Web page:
Over the past two years I lived in a basement apartment with my boyfriend. It was a great space for the extraordinary monthly rent ($0) that allowed us to live differently than most 20-somethings fresh out of college. It was an apartment that helped me follow my career path of choice and pay off some hefty student debt.
As of five days ago I have a new job, a new car and a new apartment.
I found my new place when my mom and I visited Las Vegas in December. We had one day to look at nine apartment properties that were scattered around the Las Vegas area. Luckily, the sixth stop of the day ended our search. The inviting leasing office, 24-hour workout room, pool areas and an outdoor Ping-Pong table for Mitch were instant selling points. I toured model apartments that featured dark hardwood floors, stainless steel appliances and sunlight (a major selling point since I was coming from a basement unit). SOLD. In a few weeks I would move into Apartment #1162 and I couldn’t be more excited about those wood floors.
Finally, it was move-in day. I was beaming with excitement until the landlord opened the door to my new apartment. Carpet. The apartment I had been anticipating for weeks was not what I received. Like any picky eater, I didn’t have a problem voicing my opinion when I was handed something I did not order.
A few hours and a stack of paperwork later, I got the unit I committed to in the first place. Throughout the whole process I wondered why wood flooring instead of carpet was such a big deal. Putting up a fuss over a carpeted apartment seemed silly – I should be thankful that I’m able to move into such a beautiful (wood floored or not) new apartment in the first place – and almost downright selfish. The only way I could rationalize my insistence was to relate it to my picky eating habits.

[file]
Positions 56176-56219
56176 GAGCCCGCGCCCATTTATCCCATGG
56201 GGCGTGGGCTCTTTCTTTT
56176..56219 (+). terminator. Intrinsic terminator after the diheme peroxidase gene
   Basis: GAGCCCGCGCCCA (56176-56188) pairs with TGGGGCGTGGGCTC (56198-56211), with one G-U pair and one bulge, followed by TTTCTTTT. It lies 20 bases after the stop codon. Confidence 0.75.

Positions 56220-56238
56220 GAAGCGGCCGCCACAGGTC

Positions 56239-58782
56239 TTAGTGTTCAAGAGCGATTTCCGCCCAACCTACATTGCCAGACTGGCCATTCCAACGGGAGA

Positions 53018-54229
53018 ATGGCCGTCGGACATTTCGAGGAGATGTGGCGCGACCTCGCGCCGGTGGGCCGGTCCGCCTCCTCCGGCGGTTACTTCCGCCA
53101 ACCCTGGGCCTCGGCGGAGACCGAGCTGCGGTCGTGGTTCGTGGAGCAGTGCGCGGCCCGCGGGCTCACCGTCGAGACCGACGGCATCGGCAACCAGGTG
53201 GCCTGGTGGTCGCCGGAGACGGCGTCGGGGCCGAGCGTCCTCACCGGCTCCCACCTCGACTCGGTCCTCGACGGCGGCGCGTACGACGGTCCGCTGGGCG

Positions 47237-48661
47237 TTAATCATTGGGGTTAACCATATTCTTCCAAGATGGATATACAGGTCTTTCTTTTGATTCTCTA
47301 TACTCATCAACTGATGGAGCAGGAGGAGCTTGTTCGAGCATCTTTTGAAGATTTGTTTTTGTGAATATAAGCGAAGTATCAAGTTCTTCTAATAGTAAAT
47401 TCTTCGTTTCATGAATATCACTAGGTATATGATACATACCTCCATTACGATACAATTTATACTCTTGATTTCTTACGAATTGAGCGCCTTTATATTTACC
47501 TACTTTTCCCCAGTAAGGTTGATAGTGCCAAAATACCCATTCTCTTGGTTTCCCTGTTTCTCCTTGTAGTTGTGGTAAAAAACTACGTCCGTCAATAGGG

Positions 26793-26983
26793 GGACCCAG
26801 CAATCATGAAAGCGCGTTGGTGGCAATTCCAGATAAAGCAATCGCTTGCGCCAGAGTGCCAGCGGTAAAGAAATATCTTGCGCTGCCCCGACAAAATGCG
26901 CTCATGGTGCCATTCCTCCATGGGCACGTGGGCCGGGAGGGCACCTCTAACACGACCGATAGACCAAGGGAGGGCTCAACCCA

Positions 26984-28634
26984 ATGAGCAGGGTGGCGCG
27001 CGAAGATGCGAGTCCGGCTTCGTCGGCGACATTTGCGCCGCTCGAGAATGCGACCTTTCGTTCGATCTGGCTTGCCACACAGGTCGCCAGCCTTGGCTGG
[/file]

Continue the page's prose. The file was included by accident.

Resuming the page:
First, the difference between an apartment with wood flooring and one with carpet is like ordering macaroni and cheese without black truffles and receiving macaroni and cheese with black truffles. Picky eaters expect to receive exactly what we order. Excluding black truffles might not seem like a big deal for others – just push them to the side or eat around them – but it is for picky eaters. The inclusion of black truffles not only alters the entire taste of the dish but it is also upsetting when we receive something different than what we ordered. For me, this is especially true when it comes to food (and apparently flooring materials).
Second, picky eaters visit restaurants with a specific dish in mind. I go to Chipotle for their burritos because I can’t get a white rice-chicken-cheese-lettuce burrito anywhere else just like I only dine at Quaker Steak and Lube because their barbeque chicken wings are one-of-a-kind. If it weren’t for these specific and consistent menu items I would not return to these restaurants. There is a cilantro shortage so you only have plain white rice? I’ll come back another day. You’re sold out of bone-in chicken wings? No, boneless won’t work; I’ll take the check. Picky eaters expect our food to be exactly as it was the last time we visited. In fact, we purposely go to certain restaurants over others in anticipation of sought-after food items and it is upsetting when these dishes are anything less than what we were looking forward to. Just like a picky eater will not drive 18 miles for boneless chicken wings, I did not drive 1,800 miles for carpet.